Contractors, along with the people in the buildings where we disturb asbestos, cut ceiling or floor tiles, and/or penetrate lead-based paint covered walls, etc., are governed by small business regulations often not understood.
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Many code-compliance mistakes can be avoided if we simply read the front end of the spec manual before we bid a project. Most every specification manual contains the prevailing codes and regulatory requirements for that project.
If the spec book isn’t available, don’t submit a number. AV integrators are often asked to submit a price after only seeing the provisions of a particular scope of work. But that’s where the trouble begins. Don’t do that anymore!
Systems integrators must abide by prevailing labor laws that govern how people get paid. Overtime is a big deal – and AV integrators have four or five job classifications that are typically deemed exempt, but really aren’t.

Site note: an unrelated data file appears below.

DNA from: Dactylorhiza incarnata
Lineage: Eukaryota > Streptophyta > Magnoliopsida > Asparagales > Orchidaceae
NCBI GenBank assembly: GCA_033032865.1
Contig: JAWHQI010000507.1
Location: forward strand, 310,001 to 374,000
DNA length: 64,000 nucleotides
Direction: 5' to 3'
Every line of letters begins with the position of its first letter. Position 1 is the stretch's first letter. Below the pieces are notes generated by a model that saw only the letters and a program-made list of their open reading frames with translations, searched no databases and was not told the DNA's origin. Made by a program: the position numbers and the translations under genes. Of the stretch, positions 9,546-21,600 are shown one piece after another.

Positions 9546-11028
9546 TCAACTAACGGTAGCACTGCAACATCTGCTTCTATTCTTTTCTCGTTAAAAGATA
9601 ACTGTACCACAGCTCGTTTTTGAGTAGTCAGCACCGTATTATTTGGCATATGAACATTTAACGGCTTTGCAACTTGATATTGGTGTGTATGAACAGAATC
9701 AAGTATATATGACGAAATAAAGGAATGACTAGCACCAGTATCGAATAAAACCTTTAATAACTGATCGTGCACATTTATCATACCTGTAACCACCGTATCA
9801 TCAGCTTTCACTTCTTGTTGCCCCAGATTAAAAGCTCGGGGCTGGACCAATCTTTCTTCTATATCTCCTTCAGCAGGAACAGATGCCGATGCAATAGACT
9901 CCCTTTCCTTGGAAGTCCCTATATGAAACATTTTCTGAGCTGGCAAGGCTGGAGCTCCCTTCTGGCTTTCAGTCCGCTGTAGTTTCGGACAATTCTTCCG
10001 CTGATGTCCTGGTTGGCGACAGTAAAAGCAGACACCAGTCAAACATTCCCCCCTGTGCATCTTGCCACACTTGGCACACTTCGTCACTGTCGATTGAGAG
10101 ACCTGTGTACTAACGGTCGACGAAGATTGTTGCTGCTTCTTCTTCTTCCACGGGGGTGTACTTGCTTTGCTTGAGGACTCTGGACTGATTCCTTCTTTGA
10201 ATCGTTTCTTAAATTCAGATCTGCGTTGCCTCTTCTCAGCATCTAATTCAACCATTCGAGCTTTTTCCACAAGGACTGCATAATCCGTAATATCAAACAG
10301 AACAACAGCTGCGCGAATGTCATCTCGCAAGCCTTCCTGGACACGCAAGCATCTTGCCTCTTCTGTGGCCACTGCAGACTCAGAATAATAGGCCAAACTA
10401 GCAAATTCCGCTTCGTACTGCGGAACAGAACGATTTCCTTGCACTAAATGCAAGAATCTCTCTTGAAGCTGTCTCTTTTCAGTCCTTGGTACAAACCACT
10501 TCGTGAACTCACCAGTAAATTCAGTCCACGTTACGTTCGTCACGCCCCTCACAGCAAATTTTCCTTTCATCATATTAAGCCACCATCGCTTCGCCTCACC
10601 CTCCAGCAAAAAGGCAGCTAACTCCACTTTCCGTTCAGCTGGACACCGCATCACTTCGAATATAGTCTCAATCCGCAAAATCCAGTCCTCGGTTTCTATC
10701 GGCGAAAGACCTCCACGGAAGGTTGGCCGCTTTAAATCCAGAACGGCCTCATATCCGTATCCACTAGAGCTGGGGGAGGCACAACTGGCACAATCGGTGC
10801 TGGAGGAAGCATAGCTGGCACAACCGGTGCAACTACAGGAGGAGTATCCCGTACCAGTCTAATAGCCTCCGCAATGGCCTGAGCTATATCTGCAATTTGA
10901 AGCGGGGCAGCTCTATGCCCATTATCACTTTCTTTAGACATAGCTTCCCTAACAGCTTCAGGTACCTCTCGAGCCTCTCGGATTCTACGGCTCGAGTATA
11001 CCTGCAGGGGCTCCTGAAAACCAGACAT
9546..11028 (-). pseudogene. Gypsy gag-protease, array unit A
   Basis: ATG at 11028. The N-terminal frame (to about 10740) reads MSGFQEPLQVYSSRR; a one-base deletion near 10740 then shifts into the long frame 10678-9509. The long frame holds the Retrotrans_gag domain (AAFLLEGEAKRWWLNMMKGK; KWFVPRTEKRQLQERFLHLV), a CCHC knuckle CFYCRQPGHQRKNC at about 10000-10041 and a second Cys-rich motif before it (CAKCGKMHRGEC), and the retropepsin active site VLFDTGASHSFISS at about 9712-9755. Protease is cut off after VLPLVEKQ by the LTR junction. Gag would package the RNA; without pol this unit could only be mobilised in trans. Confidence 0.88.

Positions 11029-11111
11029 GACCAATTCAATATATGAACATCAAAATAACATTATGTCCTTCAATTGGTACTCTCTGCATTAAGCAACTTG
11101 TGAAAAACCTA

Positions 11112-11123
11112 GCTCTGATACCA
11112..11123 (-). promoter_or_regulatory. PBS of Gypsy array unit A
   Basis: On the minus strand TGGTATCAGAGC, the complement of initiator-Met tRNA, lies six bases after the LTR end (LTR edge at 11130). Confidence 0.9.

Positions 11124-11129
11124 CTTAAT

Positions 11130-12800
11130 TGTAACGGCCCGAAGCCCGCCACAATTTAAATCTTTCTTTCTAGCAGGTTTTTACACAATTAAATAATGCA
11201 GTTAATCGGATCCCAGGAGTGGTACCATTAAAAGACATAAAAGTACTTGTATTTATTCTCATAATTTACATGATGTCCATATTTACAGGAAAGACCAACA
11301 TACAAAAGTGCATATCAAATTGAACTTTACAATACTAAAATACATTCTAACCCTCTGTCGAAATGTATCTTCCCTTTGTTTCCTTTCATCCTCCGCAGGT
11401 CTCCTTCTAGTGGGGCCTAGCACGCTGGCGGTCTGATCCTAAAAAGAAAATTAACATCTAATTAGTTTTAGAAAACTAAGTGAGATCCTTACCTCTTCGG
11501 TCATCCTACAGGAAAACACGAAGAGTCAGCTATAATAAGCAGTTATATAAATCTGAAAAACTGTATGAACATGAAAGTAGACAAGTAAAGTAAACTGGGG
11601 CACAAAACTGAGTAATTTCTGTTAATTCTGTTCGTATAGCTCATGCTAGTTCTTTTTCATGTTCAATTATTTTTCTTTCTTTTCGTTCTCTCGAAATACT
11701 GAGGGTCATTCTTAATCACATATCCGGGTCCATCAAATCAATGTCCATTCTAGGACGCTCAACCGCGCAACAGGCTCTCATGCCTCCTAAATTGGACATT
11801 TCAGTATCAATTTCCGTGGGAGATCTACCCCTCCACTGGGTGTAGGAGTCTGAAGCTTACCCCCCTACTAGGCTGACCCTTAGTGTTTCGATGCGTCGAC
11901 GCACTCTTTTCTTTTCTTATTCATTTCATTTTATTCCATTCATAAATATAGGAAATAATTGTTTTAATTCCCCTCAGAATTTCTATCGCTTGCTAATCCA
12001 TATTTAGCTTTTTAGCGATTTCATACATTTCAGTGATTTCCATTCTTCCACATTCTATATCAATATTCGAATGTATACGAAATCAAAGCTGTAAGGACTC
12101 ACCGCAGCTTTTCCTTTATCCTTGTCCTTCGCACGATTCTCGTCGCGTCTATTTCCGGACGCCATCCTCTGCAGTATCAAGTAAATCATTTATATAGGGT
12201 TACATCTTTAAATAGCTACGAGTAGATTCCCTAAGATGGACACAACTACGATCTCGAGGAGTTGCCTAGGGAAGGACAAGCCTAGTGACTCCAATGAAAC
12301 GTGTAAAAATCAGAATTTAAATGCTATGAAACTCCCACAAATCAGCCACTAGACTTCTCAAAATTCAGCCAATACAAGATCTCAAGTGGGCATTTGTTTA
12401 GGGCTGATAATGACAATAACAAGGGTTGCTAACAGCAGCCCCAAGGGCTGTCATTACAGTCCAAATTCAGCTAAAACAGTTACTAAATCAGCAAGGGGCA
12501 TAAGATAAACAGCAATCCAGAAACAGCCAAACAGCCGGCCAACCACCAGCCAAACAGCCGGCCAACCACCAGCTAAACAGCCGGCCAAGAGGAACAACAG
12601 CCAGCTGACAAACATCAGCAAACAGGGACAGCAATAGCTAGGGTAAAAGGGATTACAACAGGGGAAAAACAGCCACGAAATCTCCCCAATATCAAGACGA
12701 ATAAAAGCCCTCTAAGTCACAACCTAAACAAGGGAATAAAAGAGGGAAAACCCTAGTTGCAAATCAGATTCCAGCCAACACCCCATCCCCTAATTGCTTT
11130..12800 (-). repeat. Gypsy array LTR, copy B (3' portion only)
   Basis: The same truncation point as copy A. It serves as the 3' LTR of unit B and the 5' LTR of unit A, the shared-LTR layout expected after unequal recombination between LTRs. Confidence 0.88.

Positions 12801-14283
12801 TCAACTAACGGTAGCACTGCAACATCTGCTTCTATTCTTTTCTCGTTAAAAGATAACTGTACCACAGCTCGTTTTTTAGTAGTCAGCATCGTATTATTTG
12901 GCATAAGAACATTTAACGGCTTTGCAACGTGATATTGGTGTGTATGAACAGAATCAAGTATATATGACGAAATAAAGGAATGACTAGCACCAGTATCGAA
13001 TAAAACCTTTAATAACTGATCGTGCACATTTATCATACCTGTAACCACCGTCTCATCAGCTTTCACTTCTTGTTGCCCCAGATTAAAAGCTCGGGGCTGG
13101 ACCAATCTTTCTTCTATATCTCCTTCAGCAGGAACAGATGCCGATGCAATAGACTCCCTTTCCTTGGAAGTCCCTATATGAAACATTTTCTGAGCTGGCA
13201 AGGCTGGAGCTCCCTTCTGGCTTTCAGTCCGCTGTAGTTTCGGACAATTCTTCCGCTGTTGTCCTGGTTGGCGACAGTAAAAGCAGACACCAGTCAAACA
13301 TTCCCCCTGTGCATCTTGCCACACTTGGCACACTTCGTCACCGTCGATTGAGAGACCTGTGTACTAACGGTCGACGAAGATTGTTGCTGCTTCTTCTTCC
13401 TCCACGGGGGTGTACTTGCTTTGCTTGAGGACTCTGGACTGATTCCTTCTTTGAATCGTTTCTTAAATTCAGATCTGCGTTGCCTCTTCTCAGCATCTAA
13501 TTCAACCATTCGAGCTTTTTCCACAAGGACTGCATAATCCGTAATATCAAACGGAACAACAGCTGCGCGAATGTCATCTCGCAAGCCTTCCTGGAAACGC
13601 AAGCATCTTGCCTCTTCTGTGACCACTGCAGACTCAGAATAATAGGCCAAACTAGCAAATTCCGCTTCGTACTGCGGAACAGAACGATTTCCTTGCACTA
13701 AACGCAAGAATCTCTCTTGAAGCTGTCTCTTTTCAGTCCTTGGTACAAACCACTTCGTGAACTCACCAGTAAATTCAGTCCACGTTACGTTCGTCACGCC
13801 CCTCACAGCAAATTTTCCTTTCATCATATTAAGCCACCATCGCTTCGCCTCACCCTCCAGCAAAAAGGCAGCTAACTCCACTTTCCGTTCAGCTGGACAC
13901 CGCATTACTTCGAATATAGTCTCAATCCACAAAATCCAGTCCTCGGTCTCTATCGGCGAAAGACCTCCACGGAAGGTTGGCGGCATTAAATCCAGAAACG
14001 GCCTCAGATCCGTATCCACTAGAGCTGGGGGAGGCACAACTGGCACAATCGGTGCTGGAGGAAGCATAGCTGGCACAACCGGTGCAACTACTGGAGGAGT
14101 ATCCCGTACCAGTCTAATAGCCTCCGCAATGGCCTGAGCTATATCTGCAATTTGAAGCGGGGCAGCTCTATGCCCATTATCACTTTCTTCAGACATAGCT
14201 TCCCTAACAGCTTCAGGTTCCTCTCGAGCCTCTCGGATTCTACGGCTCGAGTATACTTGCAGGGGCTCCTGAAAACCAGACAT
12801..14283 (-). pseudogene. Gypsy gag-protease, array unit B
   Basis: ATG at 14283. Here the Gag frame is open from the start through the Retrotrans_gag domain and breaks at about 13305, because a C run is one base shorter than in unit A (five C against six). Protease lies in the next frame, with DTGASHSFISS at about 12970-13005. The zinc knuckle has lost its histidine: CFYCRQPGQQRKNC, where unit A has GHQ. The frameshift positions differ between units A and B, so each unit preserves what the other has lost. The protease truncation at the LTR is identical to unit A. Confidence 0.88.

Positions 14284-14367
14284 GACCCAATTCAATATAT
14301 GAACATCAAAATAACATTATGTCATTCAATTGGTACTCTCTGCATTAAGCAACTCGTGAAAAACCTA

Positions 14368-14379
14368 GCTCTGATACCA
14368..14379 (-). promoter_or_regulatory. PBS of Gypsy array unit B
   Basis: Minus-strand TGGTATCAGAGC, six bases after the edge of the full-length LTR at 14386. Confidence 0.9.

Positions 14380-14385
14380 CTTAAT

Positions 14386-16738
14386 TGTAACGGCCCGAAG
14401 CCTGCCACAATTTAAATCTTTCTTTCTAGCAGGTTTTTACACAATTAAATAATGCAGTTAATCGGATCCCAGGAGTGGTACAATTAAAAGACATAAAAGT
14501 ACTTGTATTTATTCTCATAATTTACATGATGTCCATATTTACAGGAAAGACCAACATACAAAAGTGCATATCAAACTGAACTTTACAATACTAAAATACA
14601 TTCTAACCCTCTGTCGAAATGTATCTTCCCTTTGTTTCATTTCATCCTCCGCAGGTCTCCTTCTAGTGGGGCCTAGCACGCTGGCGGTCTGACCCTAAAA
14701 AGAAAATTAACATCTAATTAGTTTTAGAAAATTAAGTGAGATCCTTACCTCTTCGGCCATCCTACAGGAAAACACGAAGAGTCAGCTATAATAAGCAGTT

Fair Labor Standards Act violations and overtime rules can come back and bite you hard. NSCA suggests that, at a minimum, you conduct an annual self-audit or, better yet, hire an HR organization to review job descriptions and what your team actually does to fulfill their typical roles and routines.
Just because we call ourselves AV integrators, our technology solutions don’t exempt us from contract law.
The Davis-Bacon Act requires that contractors pay prevailing wages on public-work projects. This wage rate is often higher than contractors, especially smaller ones, would normally pay.
Advocates for the rule say it that I levels the playing field during the bidding process, keeping contractors from lowering wages to trim the overall cost of a project. Opponents argue that the union wages used as the small business regulations benchmark don’t always fall in line with regional pay rates.
Challenges to this law are plentiful. Several years ago, the U.S. Court of Appeals for the D.C. Circuit ruled against a DOL decision that allowed a prevailing wage scale to be used on a privately owned, luxury, mixed-use development in Washington, D.C.
The court said that prevailing wages, or Davis-Bacon wages, are required on public-works projects – but that the project in question didn’t fall into that category because Washington, D.C., was not party to any of the construction contracts and the development wasn’t considered a “public work.”